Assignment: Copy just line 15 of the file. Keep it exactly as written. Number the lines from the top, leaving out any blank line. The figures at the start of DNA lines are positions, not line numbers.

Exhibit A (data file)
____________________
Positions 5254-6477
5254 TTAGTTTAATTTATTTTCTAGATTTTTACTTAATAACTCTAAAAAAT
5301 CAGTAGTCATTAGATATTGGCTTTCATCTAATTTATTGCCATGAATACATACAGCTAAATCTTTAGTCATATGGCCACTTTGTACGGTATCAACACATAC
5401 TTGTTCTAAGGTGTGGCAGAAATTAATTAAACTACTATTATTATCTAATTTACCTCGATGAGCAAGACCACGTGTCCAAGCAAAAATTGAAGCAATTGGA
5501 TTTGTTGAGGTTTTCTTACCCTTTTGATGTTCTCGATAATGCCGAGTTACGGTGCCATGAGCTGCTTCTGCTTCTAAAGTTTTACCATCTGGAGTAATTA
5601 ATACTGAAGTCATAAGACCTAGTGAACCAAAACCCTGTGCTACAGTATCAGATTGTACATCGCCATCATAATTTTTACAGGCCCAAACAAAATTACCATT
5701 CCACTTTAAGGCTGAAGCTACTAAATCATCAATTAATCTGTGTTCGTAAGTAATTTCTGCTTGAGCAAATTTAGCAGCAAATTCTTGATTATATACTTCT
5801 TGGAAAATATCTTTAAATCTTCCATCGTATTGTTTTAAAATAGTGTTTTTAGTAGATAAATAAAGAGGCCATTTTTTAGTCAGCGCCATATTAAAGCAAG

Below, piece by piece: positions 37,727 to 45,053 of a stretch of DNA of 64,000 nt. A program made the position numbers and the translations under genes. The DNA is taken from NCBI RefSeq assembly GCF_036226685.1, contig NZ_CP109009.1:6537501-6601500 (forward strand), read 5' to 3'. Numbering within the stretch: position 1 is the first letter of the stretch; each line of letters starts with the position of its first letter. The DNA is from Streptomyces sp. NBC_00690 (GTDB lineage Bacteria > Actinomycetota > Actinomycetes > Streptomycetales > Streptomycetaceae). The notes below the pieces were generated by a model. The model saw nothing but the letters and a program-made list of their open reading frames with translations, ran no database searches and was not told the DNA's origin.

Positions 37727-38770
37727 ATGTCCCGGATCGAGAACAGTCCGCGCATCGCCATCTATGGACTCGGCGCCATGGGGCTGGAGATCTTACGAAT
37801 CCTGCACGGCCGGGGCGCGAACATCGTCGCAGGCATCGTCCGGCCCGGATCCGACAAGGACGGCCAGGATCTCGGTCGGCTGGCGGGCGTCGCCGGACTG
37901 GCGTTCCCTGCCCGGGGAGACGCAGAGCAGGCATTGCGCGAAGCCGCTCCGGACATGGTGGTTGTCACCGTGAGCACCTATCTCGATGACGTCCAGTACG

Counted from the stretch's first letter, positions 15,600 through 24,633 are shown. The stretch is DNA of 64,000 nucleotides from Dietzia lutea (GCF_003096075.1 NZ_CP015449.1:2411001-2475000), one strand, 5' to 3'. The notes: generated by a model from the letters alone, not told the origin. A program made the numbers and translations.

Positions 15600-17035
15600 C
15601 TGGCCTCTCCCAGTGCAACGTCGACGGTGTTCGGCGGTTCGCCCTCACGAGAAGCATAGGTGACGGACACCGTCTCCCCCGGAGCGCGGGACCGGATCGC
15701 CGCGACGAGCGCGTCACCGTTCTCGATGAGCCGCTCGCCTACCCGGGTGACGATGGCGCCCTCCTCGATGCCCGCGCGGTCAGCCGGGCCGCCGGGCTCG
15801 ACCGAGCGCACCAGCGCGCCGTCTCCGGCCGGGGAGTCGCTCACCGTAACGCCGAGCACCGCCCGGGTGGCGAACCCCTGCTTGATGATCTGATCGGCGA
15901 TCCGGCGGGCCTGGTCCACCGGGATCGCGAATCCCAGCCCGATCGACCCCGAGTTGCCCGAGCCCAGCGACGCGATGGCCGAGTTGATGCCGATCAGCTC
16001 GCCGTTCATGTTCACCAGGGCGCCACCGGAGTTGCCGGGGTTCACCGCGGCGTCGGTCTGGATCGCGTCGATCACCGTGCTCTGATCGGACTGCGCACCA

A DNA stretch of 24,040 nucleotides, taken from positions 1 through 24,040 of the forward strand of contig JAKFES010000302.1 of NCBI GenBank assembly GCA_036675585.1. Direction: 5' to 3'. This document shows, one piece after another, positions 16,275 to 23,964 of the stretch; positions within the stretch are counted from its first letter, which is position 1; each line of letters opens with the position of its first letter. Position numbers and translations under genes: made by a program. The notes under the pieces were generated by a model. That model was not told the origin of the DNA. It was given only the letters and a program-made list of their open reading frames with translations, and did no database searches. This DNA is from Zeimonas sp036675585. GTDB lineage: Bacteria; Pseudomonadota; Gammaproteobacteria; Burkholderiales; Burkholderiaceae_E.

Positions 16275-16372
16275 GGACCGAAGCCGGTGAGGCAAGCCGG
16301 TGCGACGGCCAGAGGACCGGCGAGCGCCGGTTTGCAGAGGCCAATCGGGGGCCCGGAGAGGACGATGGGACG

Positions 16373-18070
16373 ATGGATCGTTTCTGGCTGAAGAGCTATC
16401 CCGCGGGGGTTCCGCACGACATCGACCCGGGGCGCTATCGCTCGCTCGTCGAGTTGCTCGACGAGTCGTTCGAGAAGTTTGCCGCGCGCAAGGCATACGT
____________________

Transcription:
Positions 15600-17035